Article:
Here are 4 ways Biden’s big climate bill touches Canada
U.S. President Joe Biden has announced a massive infrastructure plan intended to accelerate the transition to clean technology in a sprawling eight-year program that costs $2 trillion.
The plan also touches roads, bridges and broadband access; social policy, like public housing and funding for day care spots; and it raises and rearranges corporate taxes to pay for it.
But at its core, it’s a climate plan.
With the U.S. increasingly unlikely to impose a nationwide carbon tax or cap-and-trade system, Biden’s focus has shifted to spending record sums of public money on next-generation green technology — from 500,000 vehicle charging stations to a zero-carbon power grid to consumer incentives for electric cars and home retrofits.
“It’s not a plan that tinkers around the edges,” Biden said in a Pittsburgh speech Wednesday to promote what he’s calling the American Jobs Plan.
“It’s a once-in-a-generation investment in America — unlike anything we’ve seen or done since we built the Interstate Highway System, and the space race decades ago. In fact, it’s the largest American investment in jobs since World War Two.”
An effort this size will inevitably have effects beyond the U.S., and this one has a number of implications for Canada — some good, some bad and some to be determined.
First comes a caveat typical for any legislation proposed by an American president, and it’s that there’s no guarantee this will ever become law.
A bill hasn’t even been introduced in Congress yet and it already faces stiff Republican opposition, leaving one likely path to success, and it’s the narrowest one imaginable: if Democrats bypass the Senate’s normal 60-vote rule, they could try passing it through a budget process known as reconciliation, and that would require all 51 Democrats in the Senate, progressives and centrists, to unite around the bill.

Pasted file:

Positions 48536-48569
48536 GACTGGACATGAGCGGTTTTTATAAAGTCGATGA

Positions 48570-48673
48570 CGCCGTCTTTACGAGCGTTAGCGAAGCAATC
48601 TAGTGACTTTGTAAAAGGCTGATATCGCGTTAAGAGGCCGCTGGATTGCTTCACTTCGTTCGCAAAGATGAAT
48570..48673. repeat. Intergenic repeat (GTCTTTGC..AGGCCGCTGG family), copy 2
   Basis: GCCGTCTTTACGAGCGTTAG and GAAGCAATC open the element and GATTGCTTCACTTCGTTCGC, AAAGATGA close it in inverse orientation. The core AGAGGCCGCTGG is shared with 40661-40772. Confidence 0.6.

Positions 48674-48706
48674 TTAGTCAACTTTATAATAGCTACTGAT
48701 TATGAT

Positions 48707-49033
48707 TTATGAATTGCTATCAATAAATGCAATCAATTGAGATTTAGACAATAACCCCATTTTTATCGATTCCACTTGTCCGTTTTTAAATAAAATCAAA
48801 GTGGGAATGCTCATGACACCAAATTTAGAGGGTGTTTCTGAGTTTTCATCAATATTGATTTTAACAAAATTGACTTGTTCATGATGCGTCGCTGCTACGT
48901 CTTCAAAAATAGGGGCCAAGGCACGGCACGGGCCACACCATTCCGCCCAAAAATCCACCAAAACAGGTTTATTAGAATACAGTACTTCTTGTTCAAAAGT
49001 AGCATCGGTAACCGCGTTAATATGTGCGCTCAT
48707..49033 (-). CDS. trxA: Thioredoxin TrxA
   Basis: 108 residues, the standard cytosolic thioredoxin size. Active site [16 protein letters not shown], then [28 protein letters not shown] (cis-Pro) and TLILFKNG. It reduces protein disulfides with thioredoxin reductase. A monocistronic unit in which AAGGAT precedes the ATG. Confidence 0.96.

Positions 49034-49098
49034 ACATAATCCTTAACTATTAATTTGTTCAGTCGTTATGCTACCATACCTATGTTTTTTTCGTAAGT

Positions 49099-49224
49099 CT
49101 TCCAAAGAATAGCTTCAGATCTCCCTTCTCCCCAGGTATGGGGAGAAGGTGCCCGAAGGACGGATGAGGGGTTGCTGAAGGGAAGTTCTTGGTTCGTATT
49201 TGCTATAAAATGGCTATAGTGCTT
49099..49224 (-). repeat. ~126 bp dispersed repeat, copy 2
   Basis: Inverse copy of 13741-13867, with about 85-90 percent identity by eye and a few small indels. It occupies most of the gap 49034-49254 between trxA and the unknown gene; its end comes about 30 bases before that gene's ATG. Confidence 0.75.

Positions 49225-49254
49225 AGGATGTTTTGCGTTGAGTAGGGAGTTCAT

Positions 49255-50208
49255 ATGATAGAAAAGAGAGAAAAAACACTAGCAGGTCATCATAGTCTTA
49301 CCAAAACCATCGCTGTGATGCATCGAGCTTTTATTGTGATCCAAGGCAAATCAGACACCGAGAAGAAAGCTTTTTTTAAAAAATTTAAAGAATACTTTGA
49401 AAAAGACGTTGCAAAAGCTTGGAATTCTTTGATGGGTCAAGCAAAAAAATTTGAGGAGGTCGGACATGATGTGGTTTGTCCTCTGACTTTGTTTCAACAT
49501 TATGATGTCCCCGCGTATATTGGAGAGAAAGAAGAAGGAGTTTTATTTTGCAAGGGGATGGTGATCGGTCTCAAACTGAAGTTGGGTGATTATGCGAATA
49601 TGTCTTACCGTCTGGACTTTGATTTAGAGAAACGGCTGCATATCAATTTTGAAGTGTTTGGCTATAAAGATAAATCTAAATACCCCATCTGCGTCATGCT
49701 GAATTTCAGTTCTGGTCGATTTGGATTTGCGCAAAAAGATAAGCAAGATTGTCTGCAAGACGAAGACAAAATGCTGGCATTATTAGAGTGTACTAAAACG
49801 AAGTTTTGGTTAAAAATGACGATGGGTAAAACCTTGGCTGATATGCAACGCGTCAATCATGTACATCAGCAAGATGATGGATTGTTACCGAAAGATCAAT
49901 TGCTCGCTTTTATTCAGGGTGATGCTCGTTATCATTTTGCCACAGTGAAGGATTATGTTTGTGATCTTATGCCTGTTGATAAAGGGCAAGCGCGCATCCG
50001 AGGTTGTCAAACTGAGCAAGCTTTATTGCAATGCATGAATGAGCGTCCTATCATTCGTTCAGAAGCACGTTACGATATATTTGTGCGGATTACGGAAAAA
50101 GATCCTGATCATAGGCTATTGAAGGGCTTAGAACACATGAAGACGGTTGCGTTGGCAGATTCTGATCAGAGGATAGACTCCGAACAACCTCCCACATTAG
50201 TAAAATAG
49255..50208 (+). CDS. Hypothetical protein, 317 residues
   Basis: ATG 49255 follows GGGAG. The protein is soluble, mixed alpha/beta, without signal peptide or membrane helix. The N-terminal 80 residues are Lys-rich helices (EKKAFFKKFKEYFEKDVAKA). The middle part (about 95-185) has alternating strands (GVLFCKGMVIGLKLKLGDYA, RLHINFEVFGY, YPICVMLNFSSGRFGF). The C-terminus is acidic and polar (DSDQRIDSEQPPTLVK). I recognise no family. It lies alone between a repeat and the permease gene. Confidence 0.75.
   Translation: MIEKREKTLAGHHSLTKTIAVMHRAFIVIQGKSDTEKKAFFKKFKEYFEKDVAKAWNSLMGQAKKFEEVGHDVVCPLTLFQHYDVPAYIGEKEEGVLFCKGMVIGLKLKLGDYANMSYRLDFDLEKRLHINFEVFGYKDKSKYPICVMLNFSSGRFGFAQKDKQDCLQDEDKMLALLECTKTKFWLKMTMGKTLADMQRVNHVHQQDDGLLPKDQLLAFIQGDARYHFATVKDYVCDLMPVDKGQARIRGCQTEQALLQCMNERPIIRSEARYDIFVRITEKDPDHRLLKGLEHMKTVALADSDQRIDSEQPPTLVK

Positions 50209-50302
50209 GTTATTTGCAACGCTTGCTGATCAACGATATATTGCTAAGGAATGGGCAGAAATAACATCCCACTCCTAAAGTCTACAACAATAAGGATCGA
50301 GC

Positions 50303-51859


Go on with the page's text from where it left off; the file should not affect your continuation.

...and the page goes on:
This process will likely take months. In the meantime, here are some potential effects of the bill.
Economic stimulus hits the neighbourhood
When someone plows $2 trillion into your neighbourhood, the economic effects tend to spill onto your property.
For the neighbourhood of North America, there’s a general rule of thumb, according to Brett House, vice-president and deputy chief economist at Scotiabank: one percentage point of growth in the U.S. economy causes a half per cent increase in Canada.
In other words, enjoy the stimulus, Canada.
“Biden’s stimulus plan will not only benefit the U.S. economy but will also make Canada’s economy great again,” said Derek Holt, vice-president and head of Capital Markets Economics at Scotiabank.
“There will be significant leakage of U.S. stimulus into Canada as [U.S.] businesses and consumers buy more from America’s trading partners regardless of [Buy American rules],” said Holt.
Now, a word about Buy American.
Buy American: reality and rhetoric
There’s bad news for Canadian companies hoping to land some of these big U.S. government contracts.
Buy American provisions are inevitable in this bill.
Biden promised during the election campaign that public contracts under his infrastructure plan would go to U.S. companies — and he doubled down on that Wednesday.
“Not a contract will go out that I control … to a company that is [not] an American company — with American products all the way down the line, and American workers,” he said.
Let’s see the fine print first.
The actual bill hasn’t been introduced yet, and only when we see those details will it become clear whether the reality matches the rhetoric.
For example: Will the bill address existing trade agreements? Under the World Trade Organization agreement on procurement, free trade is guaranteed for some types of public contracts.